Medicaid waivers allowed for inpatient psychiatric treatment
From Treatment Advocacy Center, November 13, 2018
This week marked a milestone for our efforts to reduce the preventable tragedies caused by the lack of inpatient treatment and encourage #aBedInstead.
The United States now has fewer state psychiatric treatment beds per capita than any other time in our nation’s history. Without necessary beds, those in need of care experience delayed treatment, unnecessary crises, rampant criminalization and countless preventable tragedies. In 2016, the Treatment Advocacy Center launched our #aBedInstead campaign to bring light to this crisis and demand change.
On Tuesday, Secretary Azar of the U.S. Department of Health & Human Services announced important regulatory changes that will allow states to receive Medicaid reimbursements for mental health treatment in inpatient settings known as IMDs, or institutions of mental disease.
Since the 1960s, Medicaid IMD law has prohibited such payments for adult inpatient treatment, undermining existing medical facilities and exacerbating a national bed shortage crisis – effectively denying medically necessary care. This longstanding policy has disproportionately discriminated against adults with serious mental illness, many of whom are Medicaid beneficiaries, and many of whom have suffered terrible outcomes resulting from an inability to receive timely, necessary treatment.
Both this presidential administration and the one before it have granted state waivers to permit inpatient treatment for people with substance use disorders, but people with severe mental illness were consistently left out, discriminated against simply because they were adults with a mental illness. That is why our executive director, John Snook, who serves on the Interdepartmental Serious Mental Illness Coordinating Committee, joined his colleagues in urging the Centers for Medicare & Medicaid Services to address this disparity while strengthening quality and continuity of care to community services. Their call was both heard and heeded.
Secretary Azar's recent announcement acknowledges the negative outcomes this policy has historically caused, and underscores the importance of both inpatient psychiatric care and connecting patients to robust community services to prevent the cycle of rehospitalization.
The new waiver guidelines set forth by the Centers for Medicaid & Medicaid Services create an opportunity for states to address their shortcomings in treatment delivery, by encouraging innovation that provides patients with access to a full continuum of care.
“Inpatient beds play an integral role in the treatment of serious mental illness that has been ignored for too long,” said Snook. “By making full use of this waiver process, states will have some recourse for mitigating the inexcusable discrimination of the IMD exclusion, and to provide necessary treatment for those most in need.”
Like most complicated regulatory reform, it will take time for meaningful change to take effect. States that decide to apply for these waivers will need to demonstrate their plans to bolster community services while integrating inpatient IMD care into their broader treatment system to better help people with serious mental illness. However, this new partnership between federal and state governments offers enormous potential to improve psychiatric care and to reign in the costs associated with neglecting those most in need.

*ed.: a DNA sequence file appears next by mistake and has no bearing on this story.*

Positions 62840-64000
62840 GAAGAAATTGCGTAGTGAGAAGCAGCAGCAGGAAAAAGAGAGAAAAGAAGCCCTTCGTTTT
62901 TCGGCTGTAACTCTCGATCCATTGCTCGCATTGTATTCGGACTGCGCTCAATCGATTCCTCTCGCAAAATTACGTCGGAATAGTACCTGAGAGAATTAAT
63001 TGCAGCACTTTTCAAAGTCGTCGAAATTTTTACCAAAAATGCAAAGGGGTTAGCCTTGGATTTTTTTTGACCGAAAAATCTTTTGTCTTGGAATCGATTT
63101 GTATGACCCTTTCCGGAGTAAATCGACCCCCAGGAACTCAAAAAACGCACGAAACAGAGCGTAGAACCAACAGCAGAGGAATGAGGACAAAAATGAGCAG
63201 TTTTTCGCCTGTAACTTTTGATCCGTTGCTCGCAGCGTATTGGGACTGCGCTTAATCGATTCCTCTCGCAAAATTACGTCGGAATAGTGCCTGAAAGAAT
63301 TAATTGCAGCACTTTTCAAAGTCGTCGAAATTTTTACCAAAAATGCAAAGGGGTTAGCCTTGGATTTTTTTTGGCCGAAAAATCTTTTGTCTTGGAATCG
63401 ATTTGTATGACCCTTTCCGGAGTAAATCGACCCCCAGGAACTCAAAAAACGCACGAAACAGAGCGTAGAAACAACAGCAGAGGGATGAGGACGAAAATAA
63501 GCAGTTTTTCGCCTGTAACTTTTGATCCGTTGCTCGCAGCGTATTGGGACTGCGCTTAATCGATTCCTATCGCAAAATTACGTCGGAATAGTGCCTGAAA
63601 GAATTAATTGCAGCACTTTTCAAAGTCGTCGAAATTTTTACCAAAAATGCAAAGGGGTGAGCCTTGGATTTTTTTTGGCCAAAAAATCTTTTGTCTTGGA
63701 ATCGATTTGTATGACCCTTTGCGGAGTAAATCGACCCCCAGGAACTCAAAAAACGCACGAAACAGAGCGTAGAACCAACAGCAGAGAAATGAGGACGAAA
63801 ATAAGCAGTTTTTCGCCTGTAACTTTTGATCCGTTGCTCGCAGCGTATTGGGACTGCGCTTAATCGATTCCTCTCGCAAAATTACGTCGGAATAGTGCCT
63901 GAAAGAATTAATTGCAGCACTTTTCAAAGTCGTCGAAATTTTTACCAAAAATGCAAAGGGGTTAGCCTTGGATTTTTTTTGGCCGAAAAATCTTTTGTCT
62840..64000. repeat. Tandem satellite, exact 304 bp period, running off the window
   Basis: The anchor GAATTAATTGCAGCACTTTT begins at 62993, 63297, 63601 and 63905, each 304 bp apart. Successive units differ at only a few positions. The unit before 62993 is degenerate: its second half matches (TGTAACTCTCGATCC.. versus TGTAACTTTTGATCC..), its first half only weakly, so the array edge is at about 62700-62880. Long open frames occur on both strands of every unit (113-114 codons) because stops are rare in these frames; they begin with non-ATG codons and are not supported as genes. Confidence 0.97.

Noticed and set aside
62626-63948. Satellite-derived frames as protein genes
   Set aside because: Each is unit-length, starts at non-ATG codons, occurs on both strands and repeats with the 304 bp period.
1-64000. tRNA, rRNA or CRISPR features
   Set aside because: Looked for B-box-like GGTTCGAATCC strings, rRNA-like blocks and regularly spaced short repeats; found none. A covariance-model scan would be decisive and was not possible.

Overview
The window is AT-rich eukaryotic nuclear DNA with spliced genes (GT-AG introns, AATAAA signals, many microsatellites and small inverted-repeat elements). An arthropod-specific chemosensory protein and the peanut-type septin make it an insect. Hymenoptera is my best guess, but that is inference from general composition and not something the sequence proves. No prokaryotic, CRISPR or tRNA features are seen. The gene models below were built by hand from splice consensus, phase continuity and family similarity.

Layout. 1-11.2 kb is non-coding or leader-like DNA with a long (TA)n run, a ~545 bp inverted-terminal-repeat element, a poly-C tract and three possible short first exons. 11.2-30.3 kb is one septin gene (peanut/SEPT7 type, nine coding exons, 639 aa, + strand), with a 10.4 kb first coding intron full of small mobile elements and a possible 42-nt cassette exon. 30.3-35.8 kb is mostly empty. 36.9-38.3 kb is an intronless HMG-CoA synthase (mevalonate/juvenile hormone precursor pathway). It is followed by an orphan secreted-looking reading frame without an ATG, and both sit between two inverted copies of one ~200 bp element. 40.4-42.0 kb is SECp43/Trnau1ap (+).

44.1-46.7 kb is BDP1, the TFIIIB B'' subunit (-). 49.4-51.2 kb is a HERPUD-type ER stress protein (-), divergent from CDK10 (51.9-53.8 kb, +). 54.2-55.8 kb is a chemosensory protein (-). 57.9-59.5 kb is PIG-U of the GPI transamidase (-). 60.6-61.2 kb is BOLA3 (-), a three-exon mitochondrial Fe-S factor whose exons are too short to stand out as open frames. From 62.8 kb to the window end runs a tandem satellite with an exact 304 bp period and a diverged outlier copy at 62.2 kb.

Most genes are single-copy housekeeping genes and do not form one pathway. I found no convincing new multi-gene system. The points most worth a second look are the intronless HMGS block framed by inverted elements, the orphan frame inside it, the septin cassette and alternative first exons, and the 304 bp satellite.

We thank all those who dedicated their time, effort, and energy to make this happen, and we will continue to update you on as work to fix our broken mental health treatment system.
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Hawaii Can Apply for Federal Funds to Pay for Mental Hospital Care
AP: …The Trump administration today allowed states to provide more inpatient treatment for people with serious mental illness by tapping Medicaid, a potentially far-reaching move to address issues from homelessness to violence.
Health and Human Services Secretary Alex Azar made the announcement today in a speech to state Medicaid directors, a group that represents Republican and Democratic officials from around the country who are confronting common, deeply-rooted social problems.
A longstanding federal law has barred Medicaid from paying for mental health treatment in facilities with more than 16 beds, to prevent “warehousing” of the mentally ill at the expense of federal taxpayers. Azar said states will now be able to seek waivers from that restriction, provided they can satisfy certain specific requirements….
“We have the worst of both worlds: limited access to inpatient treatment and limited access to other options,” said Azar, who stressed that inpatient care has to be combined with community-based services.
“Given the history, it is the responsibility of state and federal governments together, alongside communities and families, to right this wrong,” Azar added. “More treatment options are needed, and that includes more inpatient and residential options that can help stabilize Americans with serious mental illness.”
The lack of in-patient treatment beds for people with mental illness is a common denominator among several national problems: homelessness, police shootings, and acts of mass violence by people with serious mental problems.
Advocates said it may take a year or more to start seeing results of the new federal policy. States must apply for permission to the federal Centers for Medicare and Medicaid Services. They must demonstrate that their plans are part of a “continuum” or range of services for mentally ill people….
read … More leeway for states to expand inpatient mental health
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